But the core of the problem is that the value of a thriving family-farm sector has been largely ignored in the big land debate, possibly because the South African family farm has simply been taken for granted – as if it has always been there and will continue to feed the nation and keep the rural economy going.
Things are changing out there, unnoticed by urbanites. Fifty years ago, when South Africa still had 150 000 commercial farmers, almost every urbanite personally knew a farmer – if they did not actually have an uncle or grandfather in the farming business.
Now, with fewer than 40 000 commercial farmers remaining – and their numbers still shrinking – city folk have all but lost touch with what is happening down on the ranch.
In South Africa, corporate farming businesses now own 5 percent of irrigated farms and produce 30 percent of the national crop while more than one million small-scale farmers produce only 5 percent. Family owned farms produce the remaining 65 percent.
Despite the official focus on establishing new small-scale farmers in South Africa, the table is set for an increase in big company farms that can churn out food in factory-like precision at lower costs per unit and can ride the boom-and-bust cycles that govern farming profits.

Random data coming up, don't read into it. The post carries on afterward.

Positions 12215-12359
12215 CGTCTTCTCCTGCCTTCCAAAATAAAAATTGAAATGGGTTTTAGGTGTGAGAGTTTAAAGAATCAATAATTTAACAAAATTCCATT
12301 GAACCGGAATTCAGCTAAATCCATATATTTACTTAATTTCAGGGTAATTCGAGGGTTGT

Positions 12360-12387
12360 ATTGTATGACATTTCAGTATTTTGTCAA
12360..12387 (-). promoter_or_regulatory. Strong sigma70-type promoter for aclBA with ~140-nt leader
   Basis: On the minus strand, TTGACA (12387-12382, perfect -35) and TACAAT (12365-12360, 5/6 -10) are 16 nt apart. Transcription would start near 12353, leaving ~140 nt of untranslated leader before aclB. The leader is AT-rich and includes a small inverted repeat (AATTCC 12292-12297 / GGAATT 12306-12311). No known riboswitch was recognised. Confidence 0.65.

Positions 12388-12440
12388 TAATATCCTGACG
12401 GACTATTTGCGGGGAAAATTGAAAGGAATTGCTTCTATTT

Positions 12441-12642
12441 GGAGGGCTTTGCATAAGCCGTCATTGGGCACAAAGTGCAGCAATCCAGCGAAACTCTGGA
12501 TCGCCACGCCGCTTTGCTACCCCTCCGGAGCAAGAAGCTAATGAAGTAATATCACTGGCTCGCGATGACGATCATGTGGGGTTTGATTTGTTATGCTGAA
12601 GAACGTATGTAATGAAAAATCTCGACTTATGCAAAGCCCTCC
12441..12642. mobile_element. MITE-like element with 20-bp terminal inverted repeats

Big companies are better equipped to manage and train their labour force. More and more, landowners are in future likely to lease, rather than sell, their land to bigger operators or to farm on contract, especially if land reform policies succeed in forcing down farm values. This could reduce the number of good farms coming on to the market to the extent that land values could eventually go the other way – and skyrocket.
On the other hand, many families found that trying to maintain a farm out of sheer sentiment is not an option. For older farmers, in particular, it is hard to let go. Ingrid Muenstermann, of Humanities and Social Sciences, Charles Sturt University, sums it up well by asking if the Australian family farm, for the older generation, is too bad to stay on or too good to leave. But she found that the young generation does not believe that family farming offers a secure livelihood or future.
Dotted across South Africa, deserted farm homesteads and workers’ cottages bear witness to the changing socio-economic rural landscape. Saving the family farm in its present form will be difficult if farmers are not properly trained in all aspects of farming, including the latest technology – and get at least some support from the taxpayer.
That will not necessarily mean more jobs. New techniques bring greater production per unit, but fewer hands are needed to generate the goods. For example, even in South Africa, genetically modified crops have led to higher yields, but the advent of mammoth, computerised tractors and bigger implements has already put thousands of tractor drivers out of work.